The univariate analysis demonstrated an association between a history of placenta accreta and total perinatal mortality, especially postpartum death. However, we tested this association in the multivariate models and it was insignificant as long as birth weight was included in the model, becoming significant if it was excluded (Supplementary Table S1). This tendency may imply that the major cause of the neonatal death might be related to prematurity and very low birth weight that were more prevalent in the study group. Overall it seems that in our cohort these findings are more related to sequel of prematurity rather the history of placenta accreta.

The strength of the current study is the large dataset of deliveries that enable us to study even rare complications in sufficient power. Nevertheless, the pitfalls of our study include its retrospective design and the fact that it is based on a dataset with its inherent limitations (for example data regarding the extent of placental invasiveness were not retrievable. As a consequence the proportions of women with placenta accreta, increta or precreta are not available for the present study).

In conclusion, the pathogenesis of PPH in patients with history of placenta accreta or recurrence of this pathology is not completely understood.

Moreover, as we found, even the simple history of placenta accreta without recurrent disease, is associated with an increased risk of obstetric complications in future pregnancies. These complications, as in the case of PPH, might be life threatening without a proper and immediate treatment. For this reason adequate counseling of the patient and increased awareness of the obstetrician attending these deliveries are needed in order to manage possible complications such as massive PPH. In addition, efforts should be made to achieve a safe prevention of the primary cesarean delivery as a way to reduce the incidence of placental abnormalities, thus, preventing the morbidity associated with an invasive placentation [30] .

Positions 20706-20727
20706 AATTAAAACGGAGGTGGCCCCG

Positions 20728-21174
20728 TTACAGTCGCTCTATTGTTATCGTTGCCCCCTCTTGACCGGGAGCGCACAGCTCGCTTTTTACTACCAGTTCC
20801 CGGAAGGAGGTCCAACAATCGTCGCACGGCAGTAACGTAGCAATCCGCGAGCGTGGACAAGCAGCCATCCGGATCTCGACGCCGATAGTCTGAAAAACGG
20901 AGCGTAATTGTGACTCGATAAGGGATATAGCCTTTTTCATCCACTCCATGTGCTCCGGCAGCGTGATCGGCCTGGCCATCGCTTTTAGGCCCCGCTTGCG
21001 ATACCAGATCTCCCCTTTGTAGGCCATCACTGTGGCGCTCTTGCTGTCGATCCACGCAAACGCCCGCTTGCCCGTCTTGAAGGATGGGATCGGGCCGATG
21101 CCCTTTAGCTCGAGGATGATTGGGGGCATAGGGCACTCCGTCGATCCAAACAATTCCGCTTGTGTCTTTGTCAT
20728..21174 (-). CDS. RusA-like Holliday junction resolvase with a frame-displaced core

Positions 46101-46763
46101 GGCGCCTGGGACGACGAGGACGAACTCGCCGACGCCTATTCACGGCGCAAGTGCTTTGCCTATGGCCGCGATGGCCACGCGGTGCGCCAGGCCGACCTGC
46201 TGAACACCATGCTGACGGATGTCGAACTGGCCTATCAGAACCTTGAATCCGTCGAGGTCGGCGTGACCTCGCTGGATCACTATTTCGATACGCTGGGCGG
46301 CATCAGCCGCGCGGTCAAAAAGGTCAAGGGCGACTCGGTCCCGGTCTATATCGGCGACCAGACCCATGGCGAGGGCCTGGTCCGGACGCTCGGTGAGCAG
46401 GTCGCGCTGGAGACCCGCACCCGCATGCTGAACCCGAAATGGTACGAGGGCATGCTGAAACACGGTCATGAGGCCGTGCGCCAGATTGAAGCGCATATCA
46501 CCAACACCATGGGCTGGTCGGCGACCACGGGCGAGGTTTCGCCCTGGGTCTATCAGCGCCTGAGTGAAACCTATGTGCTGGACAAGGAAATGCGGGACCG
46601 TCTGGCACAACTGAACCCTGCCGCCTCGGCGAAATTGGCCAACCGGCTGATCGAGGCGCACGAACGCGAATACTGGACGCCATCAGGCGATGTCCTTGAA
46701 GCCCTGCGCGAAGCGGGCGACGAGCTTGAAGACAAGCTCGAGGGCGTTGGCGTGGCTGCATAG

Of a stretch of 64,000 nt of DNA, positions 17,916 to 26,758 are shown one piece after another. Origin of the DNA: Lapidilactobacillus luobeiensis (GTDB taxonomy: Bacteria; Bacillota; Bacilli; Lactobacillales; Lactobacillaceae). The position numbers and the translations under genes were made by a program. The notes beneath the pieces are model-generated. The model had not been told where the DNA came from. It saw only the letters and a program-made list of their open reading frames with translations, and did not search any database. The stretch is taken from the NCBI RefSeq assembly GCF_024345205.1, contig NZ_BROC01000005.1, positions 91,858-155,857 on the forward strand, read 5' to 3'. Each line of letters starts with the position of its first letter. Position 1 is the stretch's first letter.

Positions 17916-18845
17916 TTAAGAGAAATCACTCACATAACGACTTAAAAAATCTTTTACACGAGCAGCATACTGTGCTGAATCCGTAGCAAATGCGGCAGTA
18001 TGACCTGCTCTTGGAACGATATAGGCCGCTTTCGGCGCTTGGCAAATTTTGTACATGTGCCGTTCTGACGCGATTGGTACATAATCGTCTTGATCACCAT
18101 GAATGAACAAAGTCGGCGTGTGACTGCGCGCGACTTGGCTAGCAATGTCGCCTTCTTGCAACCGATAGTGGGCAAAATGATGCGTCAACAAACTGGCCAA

Appendix A. Supplementary data

The following are the supplementary data to this article:

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Footnotes

a School of Medicine, Faculty of Health Sciences, Ben Gurion University of the Negev, Beer Sheva, Israel

b Department of Epidemiology, Faculty of Health Sciences, Ben Gurion University of the Negev, Beer Sheva, Israel

c Department of Obstetrics and Gynecology, Soroka University Medical Center, School of Medicine, Ben Gurion University of the Negev, Beer Sheva, Israel

d Department of Obstetrics and Gynecology, Azienda Ospedaliera-Universitaria Policlinico di Bari, School of Medicine, University of Bari “Aldo Moro”, Bari, Italy

lowast Corresponding author at: Acting Director, Maternal Fetal Medicine Unit, Department of Obstetrics and Gynecology “B”, Soroka University Medical Center, School of Medicine, Faculty of Health Sciences, Ben Gurion University of the Negev, P.O. Box 151, Beer Sheva 84101, Israel. Tel.: +972 8 6400061; Fax: +972 8 6403294.